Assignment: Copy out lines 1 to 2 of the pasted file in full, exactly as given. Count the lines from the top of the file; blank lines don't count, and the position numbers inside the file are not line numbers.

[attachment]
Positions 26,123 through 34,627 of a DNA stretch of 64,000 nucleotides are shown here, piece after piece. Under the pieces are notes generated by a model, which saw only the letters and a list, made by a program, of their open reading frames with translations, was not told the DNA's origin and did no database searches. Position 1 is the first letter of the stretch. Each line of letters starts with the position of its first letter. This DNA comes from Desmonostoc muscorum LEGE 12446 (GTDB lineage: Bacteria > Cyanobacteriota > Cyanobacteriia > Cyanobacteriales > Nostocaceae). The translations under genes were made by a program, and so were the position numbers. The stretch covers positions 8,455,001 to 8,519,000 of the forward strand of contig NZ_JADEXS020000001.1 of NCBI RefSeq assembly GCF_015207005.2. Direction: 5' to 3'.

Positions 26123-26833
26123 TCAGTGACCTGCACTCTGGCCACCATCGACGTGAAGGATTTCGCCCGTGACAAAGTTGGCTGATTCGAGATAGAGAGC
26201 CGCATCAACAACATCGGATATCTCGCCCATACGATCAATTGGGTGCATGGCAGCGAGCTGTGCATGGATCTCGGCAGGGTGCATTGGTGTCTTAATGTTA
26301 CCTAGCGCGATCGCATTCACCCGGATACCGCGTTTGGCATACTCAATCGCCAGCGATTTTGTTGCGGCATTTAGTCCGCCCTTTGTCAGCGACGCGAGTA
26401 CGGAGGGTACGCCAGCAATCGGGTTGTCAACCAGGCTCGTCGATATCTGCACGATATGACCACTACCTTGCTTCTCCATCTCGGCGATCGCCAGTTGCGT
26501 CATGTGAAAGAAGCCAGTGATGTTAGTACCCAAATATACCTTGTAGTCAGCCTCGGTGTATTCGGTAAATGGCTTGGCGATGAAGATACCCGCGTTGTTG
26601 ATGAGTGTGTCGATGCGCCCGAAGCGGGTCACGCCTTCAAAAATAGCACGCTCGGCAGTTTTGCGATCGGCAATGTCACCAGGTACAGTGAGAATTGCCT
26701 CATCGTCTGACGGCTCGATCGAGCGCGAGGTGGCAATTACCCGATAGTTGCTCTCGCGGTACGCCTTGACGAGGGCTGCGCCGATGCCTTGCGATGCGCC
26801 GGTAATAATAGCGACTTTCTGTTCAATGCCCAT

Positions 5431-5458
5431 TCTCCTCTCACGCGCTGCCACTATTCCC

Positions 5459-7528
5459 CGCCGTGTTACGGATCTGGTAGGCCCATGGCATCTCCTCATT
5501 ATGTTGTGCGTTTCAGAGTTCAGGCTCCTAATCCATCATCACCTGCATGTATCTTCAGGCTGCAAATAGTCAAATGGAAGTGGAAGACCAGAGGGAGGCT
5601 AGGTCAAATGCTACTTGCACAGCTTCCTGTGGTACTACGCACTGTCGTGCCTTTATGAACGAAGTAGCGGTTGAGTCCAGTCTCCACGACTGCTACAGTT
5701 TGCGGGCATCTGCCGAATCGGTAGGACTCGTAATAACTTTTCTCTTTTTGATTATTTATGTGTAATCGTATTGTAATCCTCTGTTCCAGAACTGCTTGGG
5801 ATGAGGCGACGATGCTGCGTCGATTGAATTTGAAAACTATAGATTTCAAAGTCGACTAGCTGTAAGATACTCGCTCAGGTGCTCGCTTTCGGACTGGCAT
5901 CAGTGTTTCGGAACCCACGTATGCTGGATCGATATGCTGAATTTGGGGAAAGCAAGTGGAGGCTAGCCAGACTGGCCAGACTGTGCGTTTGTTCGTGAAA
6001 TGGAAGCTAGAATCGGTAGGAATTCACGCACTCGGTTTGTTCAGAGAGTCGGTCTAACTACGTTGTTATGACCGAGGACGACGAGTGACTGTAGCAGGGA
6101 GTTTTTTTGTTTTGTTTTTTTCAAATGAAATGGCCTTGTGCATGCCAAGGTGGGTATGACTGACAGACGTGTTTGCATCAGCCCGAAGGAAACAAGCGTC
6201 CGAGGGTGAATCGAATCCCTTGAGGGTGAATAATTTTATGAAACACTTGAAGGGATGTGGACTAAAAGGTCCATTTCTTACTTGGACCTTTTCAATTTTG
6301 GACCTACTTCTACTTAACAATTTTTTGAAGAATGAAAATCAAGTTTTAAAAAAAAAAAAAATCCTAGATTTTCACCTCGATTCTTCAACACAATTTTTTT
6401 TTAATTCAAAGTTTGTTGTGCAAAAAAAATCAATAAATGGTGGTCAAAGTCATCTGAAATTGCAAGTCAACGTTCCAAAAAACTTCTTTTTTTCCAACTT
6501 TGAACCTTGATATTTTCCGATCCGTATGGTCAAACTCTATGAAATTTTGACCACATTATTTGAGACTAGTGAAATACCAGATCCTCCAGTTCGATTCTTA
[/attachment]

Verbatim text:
Positions 26,123 through 34,627 of a DNA stretch of 64,000 nucleotides are shown here, piece after piece. Under the pieces are notes generated by a model, which saw only the letters and a list, made by a program, of their open reading frames with translations, was not told the DNA's origin and did no database searches. Position 1 is the first letter of the stretch. Each line of letters starts with the position of its first letter. This DNA comes from Desmonostoc muscorum LEGE 12446 (GTDB lineage: Bacteria > Cyanobacteriota > Cyanobacteriia > Cyanobacteriales > Nostocaceae). The translations under genes were made by a program, and so were the position numbers. The stretch covers positions 8,455,001 to 8,519,000 of the forward strand of contig NZ_JADEXS020000001.1 of NCBI RefSeq assembly GCF_015207005.2. Direction: 5' to 3'.

Positions 26123-26833